The United States is "keeping all our options open" when it comes to Yemen's Houthi rebels, the national security advisor said Monday, amid reports the outgoing Trump administration could tag the group as terrorists.
Speaking to reporters during a visit to the Philippines, Robert O'Brien criticised the Iran-backed Houthis of failing to engage in a "good-faith peace process" to end the conflict.
The Houthis are at the centre of a flurry of diplomacy as the Trump administration, which has made isolating its arch-foe Tehran a centrepiece of its regional policy, enters its final weeks.
Washington was monitoring the situation "very closely", said O'Brien in response to a question on whether the US would designate the Houthis a "terrorist organisation".
"We are constantly considering whether and who and how we should designate terrorist organisations," O'Brien said.
"President Trump is still the president of the United States for the next 50 days and this will be something that is certainly on the agenda and we will have to see how that plays out," he added.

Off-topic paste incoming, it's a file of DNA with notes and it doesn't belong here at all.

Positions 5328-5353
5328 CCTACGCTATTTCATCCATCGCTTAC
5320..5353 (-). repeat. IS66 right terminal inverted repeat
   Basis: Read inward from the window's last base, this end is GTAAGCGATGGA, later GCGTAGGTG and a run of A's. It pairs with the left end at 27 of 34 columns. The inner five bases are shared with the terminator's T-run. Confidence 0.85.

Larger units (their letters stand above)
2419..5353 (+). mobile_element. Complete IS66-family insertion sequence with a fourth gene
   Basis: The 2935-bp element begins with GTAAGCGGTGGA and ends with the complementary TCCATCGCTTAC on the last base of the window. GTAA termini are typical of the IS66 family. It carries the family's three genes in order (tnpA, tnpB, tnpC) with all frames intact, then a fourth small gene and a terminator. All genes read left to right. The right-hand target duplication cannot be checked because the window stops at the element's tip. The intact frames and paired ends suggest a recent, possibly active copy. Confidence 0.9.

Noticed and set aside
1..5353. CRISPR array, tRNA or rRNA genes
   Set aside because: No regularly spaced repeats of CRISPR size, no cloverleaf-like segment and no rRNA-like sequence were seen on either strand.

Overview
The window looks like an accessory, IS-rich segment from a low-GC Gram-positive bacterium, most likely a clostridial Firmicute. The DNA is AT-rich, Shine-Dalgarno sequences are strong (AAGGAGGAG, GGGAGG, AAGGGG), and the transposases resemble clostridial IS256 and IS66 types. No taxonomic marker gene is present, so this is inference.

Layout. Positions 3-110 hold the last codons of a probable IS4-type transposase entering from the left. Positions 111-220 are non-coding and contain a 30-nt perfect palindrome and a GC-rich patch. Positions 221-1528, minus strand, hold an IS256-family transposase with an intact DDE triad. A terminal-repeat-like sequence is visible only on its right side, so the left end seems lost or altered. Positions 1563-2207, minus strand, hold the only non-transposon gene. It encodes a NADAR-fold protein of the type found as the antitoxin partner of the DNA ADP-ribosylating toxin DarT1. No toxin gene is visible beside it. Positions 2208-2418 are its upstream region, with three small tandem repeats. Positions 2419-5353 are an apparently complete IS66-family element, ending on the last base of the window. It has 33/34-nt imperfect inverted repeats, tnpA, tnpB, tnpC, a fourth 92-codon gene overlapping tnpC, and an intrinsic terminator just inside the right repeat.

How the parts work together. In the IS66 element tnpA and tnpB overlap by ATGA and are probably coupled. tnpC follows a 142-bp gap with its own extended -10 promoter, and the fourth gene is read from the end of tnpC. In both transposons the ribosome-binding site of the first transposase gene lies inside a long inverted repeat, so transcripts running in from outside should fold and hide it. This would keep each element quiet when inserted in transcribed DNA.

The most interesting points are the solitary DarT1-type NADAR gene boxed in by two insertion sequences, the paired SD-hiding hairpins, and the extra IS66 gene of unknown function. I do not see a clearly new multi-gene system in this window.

"Right now we encourage the Houthis to expel the Iranians, to stop attacking neighbours and stop attacking people within Yemen and engage in a good-faith peace process with the other stakeholders in Yemen."
The rebel group controls the capital Sanaa and much of the north after a grinding five-year war with government forces that has created the world's worst humanitarian crisis.
The government is supported by a Saudi-led coalition, assisted by Western powers including the US.
The Houthis have reacted angrily to the prospect of the US designation, saying Trump had no right to make the ruling after failing to win a second term.
The possibility has also alarmed humanitarian groups who say it could cripple aid delivery and tip the country into famine.